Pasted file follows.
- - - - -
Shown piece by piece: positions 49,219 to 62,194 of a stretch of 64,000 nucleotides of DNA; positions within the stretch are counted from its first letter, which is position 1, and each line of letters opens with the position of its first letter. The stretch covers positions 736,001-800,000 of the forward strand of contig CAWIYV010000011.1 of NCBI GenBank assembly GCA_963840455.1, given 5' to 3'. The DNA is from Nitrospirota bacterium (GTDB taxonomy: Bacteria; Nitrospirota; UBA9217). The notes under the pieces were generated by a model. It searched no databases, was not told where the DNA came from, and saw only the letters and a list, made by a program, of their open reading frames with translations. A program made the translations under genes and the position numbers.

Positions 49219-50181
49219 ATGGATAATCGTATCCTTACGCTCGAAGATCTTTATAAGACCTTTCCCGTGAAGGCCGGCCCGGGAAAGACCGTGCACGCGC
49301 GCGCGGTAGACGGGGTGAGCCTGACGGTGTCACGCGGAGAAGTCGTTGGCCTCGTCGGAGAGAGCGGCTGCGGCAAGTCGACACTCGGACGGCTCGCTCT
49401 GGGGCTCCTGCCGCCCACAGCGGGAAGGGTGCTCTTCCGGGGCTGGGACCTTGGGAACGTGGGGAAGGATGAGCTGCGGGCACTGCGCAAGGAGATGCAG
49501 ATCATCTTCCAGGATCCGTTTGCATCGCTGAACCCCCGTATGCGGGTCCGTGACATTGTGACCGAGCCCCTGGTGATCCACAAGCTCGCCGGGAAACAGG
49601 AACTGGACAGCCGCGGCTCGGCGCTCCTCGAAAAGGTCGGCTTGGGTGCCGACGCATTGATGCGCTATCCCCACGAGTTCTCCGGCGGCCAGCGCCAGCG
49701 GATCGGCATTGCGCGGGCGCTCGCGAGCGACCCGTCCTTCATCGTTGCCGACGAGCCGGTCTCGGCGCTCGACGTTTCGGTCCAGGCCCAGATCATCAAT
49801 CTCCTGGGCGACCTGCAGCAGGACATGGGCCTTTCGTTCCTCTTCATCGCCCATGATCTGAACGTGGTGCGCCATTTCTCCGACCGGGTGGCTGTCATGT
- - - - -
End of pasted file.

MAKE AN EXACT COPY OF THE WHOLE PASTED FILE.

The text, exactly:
Shown piece by piece: positions 49,219 to 62,194 of a stretch of 64,000 nucleotides of DNA; positions within the stretch are counted from its first letter, which is position 1, and each line of letters opens with the position of its first letter. The stretch covers positions 736,001-800,000 of the forward strand of contig CAWIYV010000011.1 of NCBI GenBank assembly GCA_963840455.1, given 5' to 3'. The DNA is from Nitrospirota bacterium (GTDB taxonomy: Bacteria; Nitrospirota; UBA9217). The notes under the pieces were generated by a model. It searched no databases, was not told where the DNA came from, and saw only the letters and a list, made by a program, of their open reading frames with translations. A program made the translations under genes and the position numbers.

Positions 49219-50181
49219 ATGGATAATCGTATCCTTACGCTCGAAGATCTTTATAAGACCTTTCCCGTGAAGGCCGGCCCGGGAAAGACCGTGCACGCGC
49301 GCGCGGTAGACGGGGTGAGCCTGACGGTGTCACGCGGAGAAGTCGTTGGCCTCGTCGGAGAGAGCGGCTGCGGCAAGTCGACACTCGGACGGCTCGCTCT
49401 GGGGCTCCTGCCGCCCACAGCGGGAAGGGTGCTCTTCCGGGGCTGGGACCTTGGGAACGTGGGGAAGGATGAGCTGCGGGCACTGCGCAAGGAGATGCAG
49501 ATCATCTTCCAGGATCCGTTTGCATCGCTGAACCCCCGTATGCGGGTCCGTGACATTGTGACCGAGCCCCTGGTGATCCACAAGCTCGCCGGGAAACAGG
49601 AACTGGACAGCCGCGGCTCGGCGCTCCTCGAAAAGGTCGGCTTGGGTGCCGACGCATTGATGCGCTATCCCCACGAGTTCTCCGGCGGCCAGCGCCAGCG
49701 GATCGGCATTGCGCGGGCGCTCGCGAGCGACCCGTCCTTCATCGTTGCCGACGAGCCGGTCTCGGCGCTCGACGTTTCGGTCCAGGCCCAGATCATCAAT
49801 CTCCTGGGCGACCTGCAGCAGGACATGGGCCTTTCGTTCCTCTTCATCGCCCATGATCTGAACGTGGTGCGCCATTTCTCCGACCGGGTGGCTGTCATGT